If you suffer emotional distress due to a car accident, you may be entitled to compensation. The condition falls under pain and suffering, which includes physical and emotional discomfort. Emotional distress varies from temporary to permanent and varies in severity.
What Is Emotional Distress?
The legal definition of emotional distress is suffering that results from negligent or intentional actions. If the distress is severe enough, the victim has grounds for an Arizona car insurance claim. Courts traditionally award compensation for emotional distress when there is a corresponding physical injury, though some judges have recently recognized emotional distress awards without a physical component.
Everyone experiences emotional distress differently, so no blanket definition of symptoms exists. Some of the most common forms include stress, anxiety, panic, and guilt. Other people may fall into a deep depression and have thoughts of suicide following their injury.
Causes of Emotional Distress
Emotional distress cases stem from a negligent or malicious act. Negligence means an individual did not exercise caution or care when they should have. For instance, a negligent driver may fail to yield at an intersection or leave their lights off when driving at night.
Malicious acts require intent. The culprit must deliberately try to injure another person, and in the process, cause emotional distress. For example, a driver may cut someone off in traffic to prevent them from passing or sideswipe another vehicle.
Car accidents aren’t the only cause of emotional distress. Someone may seek damages if they’re a bystander to a traumatic event, such as a loved one or animal’s death. Other causes include, but are not limited to sexual abuse, medical malpractice, and exposure to harmful materials.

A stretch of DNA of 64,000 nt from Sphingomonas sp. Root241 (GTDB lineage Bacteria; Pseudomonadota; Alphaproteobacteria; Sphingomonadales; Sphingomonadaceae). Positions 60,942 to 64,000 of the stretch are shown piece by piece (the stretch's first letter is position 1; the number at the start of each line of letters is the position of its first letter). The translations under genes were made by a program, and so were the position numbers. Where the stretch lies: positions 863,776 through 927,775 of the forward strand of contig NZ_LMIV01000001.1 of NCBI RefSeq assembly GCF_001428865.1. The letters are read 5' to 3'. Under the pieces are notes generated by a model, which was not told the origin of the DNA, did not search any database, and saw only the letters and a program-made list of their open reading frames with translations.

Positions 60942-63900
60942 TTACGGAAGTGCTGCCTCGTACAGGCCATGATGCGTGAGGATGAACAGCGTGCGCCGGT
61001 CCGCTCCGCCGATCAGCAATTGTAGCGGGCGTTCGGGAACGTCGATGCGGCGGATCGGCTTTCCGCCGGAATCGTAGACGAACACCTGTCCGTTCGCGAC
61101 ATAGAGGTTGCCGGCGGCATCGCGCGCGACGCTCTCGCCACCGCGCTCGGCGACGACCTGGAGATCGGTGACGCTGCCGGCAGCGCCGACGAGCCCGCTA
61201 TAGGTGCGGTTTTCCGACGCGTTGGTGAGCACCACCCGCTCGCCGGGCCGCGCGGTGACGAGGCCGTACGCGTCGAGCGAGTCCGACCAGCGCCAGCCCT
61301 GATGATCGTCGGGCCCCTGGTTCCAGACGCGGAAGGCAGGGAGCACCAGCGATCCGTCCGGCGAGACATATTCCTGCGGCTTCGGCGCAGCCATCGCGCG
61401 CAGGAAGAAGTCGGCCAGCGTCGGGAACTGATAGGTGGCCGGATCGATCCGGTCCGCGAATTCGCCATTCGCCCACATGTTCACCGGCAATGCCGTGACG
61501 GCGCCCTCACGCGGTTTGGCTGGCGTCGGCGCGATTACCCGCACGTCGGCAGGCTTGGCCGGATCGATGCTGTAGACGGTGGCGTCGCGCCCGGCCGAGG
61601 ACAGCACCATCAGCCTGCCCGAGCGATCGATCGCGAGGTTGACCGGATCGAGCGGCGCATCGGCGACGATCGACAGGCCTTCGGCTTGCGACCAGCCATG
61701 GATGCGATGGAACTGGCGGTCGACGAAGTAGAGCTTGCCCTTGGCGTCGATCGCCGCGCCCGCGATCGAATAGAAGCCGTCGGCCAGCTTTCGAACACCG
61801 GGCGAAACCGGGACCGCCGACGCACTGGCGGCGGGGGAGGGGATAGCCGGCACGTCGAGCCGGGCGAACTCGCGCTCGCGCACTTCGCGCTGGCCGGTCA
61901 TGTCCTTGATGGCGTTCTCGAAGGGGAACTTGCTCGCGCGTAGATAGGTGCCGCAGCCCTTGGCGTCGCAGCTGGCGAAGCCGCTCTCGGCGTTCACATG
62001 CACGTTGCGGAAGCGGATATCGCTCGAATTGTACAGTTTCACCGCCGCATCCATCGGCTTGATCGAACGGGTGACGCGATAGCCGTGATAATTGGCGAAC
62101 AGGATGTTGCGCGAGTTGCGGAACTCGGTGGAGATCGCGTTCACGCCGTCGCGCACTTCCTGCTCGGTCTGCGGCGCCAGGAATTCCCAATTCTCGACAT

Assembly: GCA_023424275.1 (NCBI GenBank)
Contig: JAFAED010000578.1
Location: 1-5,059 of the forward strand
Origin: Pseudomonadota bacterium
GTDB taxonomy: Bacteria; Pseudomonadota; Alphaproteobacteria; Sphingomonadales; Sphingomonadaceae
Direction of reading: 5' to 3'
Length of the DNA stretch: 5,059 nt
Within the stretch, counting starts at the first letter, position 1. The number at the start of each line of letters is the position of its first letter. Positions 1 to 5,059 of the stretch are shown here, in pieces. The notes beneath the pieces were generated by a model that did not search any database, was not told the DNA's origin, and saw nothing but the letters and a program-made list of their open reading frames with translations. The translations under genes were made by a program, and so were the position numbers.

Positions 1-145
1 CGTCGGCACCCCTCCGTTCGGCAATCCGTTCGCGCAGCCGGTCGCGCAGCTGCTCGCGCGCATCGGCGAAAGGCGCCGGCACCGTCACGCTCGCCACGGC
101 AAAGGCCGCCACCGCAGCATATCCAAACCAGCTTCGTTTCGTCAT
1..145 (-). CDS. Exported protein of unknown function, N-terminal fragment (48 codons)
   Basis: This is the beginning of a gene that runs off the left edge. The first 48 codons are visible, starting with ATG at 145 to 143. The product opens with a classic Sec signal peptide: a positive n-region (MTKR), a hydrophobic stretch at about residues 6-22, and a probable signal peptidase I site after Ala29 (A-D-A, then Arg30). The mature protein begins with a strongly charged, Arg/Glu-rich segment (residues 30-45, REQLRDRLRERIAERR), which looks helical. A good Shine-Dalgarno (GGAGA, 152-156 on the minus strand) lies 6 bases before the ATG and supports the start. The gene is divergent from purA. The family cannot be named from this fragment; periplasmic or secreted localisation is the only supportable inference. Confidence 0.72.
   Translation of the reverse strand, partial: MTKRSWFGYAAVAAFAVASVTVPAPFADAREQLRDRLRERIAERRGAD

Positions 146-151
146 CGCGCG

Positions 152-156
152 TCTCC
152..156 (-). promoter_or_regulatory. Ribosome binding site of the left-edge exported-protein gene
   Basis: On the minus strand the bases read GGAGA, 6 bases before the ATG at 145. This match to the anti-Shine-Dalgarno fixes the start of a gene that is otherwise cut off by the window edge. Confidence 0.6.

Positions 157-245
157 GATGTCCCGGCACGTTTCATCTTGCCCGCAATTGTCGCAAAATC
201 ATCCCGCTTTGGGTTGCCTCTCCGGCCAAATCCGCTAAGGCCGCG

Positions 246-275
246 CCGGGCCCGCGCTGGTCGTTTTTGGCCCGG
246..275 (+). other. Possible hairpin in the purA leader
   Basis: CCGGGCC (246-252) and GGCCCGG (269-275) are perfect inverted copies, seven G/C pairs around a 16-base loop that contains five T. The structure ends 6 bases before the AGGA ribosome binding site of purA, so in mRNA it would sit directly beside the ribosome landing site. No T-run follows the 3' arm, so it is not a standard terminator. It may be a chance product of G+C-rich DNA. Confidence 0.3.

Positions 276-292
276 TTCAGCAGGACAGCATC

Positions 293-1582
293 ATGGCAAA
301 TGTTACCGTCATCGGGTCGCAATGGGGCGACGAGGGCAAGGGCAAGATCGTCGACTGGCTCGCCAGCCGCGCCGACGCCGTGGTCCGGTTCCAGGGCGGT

Proving Emotional Distress in Arizona
If someone suffers a broken arm, a personal injury lawyer can show the swelling, bruising, and X-rays as proof of the injury. Emotional distress is not tangible, which makes proving it more difficult. To avoid paying injured persons, Defendants regularly argue that a victim is pretending to suffer emotional distress or exacerbating their symptoms.
People that endure emotional distress should first consider the intensity. One way to gauge distress is with a numerical scale from one to ten, with ten being the most intense. They should also consider the duration, how it relates to any bodily harm, and the affect the distress and suffering has on their life and their loved ones.
If the emotional distress comes directly from a negligent or malicious act, a victim can recover damages for the distress by making an Arizona car insurance claim. Evidence can include personal journals that document their emotional and mental well-being. Anyone looking for the gold standard of proof should have a doctor confirm their psychological injury.
Determining Whether You Have a Valid Claim in Arizona
Emotional distress can uproot your life with nightmares, PTSD, and suicidal thoughts. If you suffer from demonstrable emotional distress, you have the right to pursue an Arizona personal injury claim. A personal injury lawyer will help you review the evidence to prove your claim. They will work with you to best prepare your case to make a demand to the insurance company and present your case to a jury. Contact your local personal injury lawyer today to learn more about emotional distress damages.